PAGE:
Welfare schemes also have the ability to evaluate and promote higher welfare outcomes. This is needed to balance the welfare potential which is not always delivered in extensive systems. It is important to note that assurance schemes vary enormously and the intention of this metric is to highlight national schemes which are centred on farm animal welfare, for example RSPCA Assured. Schemes should also include a scheme level management system that actively promotes farm level continuous improvement.
Our additional priority options:
Proportion of food animals kept in cages or other intensive systems.
We favour the positive measure identified in top priority metric 3 above, but this is also a compelling option with some EU data for animals in cages immediately available.
Existence of method of production food labelling
Labelling empowers citizens to drive progress from the market place. Farm system labelling has proved highly successful in driving progress. Information, readily accessible for the general public, is critical to delivering change. This metric should reflect mandatory and voluntary method of production labelling systems and should reflect schemes where farm system labelling is explicit, for example the EU system for labelling eggs (caged, barn, free range, organic), or where the method of production is a key feature or entry point for the scheme, for example the mandatory Danish scheme for labelling pork.
Proportion of higher welfare breeds
To address some of the biggest on-going challenges for certain types of animal farming will require a fundamental change in genetics, and a shift to more robust breeds. This metric responds to the shift towards more extreme genetics which impact negatively on FAW.
High yielding breeds are inherently vulnerable to key health problems. For example, high yielding Holstein-type dairy cattle are particularly prone to lameness and mastitis because breeding has focussed on milk yield. More robust breeds would include Shorthorn- and Jersey-type cattle. Fast growing, high yielding broilers have inherent heart problems and poor leg health. Genetic selection has focussed on a high growth rate whereby bones and cardiovascular system are unable to develop at sufficient rate to support body weight. More robust breeds, which have the ability to walk well, perch and forage throughout the rearing period, have been approved by RSPCA breed assessment. High yielding egg-laying hens also have poor bone health because the birds have been bred for high egg production at the expense of bone health (calcium deposition). In beef cattle we should encourage a move away from supporting double-muscle breeds such as the Belgian Blue, and focus on support for breeds that calve more easily such as Aberdeen Angus and Hereford.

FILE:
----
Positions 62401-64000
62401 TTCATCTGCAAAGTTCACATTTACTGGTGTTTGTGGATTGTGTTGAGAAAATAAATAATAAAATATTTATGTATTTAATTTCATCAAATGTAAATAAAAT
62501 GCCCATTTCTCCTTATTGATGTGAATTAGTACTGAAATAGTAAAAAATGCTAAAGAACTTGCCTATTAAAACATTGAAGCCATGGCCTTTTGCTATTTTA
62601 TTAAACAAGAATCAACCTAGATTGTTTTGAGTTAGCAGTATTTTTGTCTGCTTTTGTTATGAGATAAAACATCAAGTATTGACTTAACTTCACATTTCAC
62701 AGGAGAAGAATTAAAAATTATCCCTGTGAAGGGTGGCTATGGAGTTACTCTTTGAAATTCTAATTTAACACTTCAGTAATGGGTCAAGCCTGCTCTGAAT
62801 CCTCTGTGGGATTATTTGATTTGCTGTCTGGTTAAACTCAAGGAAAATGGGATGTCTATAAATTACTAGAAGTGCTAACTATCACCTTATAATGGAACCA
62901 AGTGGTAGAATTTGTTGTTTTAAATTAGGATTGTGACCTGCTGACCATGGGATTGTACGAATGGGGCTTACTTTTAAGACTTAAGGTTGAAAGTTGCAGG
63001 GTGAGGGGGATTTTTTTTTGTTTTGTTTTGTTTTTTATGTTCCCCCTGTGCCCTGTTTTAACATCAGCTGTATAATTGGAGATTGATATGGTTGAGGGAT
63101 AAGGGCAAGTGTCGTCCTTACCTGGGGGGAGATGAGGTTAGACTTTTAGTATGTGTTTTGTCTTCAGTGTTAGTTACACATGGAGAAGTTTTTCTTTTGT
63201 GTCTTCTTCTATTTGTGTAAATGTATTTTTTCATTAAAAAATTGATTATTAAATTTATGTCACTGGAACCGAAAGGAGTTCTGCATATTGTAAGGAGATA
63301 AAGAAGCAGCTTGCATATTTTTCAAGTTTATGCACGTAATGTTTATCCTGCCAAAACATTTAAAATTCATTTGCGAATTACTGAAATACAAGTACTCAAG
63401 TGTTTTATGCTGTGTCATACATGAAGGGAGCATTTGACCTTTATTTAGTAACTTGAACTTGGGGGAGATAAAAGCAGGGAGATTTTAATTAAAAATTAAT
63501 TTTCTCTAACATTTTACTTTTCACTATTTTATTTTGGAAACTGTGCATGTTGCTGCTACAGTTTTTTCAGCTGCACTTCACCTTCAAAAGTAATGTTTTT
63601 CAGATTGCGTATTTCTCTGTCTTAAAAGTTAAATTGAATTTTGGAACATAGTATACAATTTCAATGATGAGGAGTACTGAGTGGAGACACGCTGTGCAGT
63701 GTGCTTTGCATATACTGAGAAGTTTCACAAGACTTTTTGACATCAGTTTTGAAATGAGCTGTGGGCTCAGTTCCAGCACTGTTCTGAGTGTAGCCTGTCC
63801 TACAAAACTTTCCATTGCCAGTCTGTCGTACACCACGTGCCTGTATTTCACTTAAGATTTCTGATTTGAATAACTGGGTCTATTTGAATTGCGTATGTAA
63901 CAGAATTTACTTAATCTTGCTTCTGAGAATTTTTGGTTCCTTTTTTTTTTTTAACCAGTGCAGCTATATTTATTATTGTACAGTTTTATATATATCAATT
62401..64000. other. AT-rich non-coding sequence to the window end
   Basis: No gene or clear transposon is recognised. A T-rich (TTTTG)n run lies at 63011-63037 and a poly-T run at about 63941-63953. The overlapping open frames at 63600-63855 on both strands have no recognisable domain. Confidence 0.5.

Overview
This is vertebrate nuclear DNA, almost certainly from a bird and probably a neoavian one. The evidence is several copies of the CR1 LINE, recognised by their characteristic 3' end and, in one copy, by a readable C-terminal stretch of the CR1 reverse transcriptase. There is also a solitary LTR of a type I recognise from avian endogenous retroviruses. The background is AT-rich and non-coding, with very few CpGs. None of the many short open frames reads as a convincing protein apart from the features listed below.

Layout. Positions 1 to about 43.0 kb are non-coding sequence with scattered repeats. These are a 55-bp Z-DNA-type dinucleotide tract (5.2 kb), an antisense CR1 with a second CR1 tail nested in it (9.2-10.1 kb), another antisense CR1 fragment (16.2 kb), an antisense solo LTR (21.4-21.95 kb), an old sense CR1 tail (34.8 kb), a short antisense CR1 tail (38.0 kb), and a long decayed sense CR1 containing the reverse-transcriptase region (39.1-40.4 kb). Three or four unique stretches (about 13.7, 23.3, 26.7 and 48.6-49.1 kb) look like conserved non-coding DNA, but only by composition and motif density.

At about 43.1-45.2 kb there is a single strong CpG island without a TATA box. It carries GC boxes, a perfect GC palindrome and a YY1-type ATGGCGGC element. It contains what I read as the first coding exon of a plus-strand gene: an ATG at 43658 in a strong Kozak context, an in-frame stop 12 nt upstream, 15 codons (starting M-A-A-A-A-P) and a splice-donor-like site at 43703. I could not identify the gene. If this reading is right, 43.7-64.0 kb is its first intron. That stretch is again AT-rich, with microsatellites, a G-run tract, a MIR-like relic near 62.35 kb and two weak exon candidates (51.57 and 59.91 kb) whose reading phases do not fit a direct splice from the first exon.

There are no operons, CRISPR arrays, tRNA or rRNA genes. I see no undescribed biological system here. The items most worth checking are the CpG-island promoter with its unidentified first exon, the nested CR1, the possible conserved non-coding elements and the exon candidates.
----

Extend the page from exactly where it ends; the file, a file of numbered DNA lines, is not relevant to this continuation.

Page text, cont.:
Quality of aquaculture legislation (welfare during rearing and slaughter, and environmental impact, e.g. sea lice)
Aquaculture is not covered by the FSI or the Animal Protection Index but is increasingly important globally. This metric would require research into national legislation on a par with the original Animal Protection Index. However, legislation around aquaculture tends to cut across a larger number of government agencies than terrestrial animal agriculture.
Proportion of farm animals with mutilations.
Mutilations such as tail docking, dis-budding of horns, and castration are often carried out routinely. This happens despite the existence of regulations to prohibit some mutilations in some countries. Mutilations are usually carried out with inadequate or non-existent anaesthetic, analgesic, or after care. Some mutilations are to control behaviour, some related to perceived market quality, and some relate to animal health and human safety. Animal farming should take place with respect for the whole farm animal.
Livestock exported live for slaughter and further fattening.
FAWF member organisations believe it is ethically unacceptable to export livestock for slaughter and further fattening. There should be a trade in meat, not live animals. This is not only a good indicator in terms of animal welfare, but also reflects the extent to which land use is supporting national food requirements.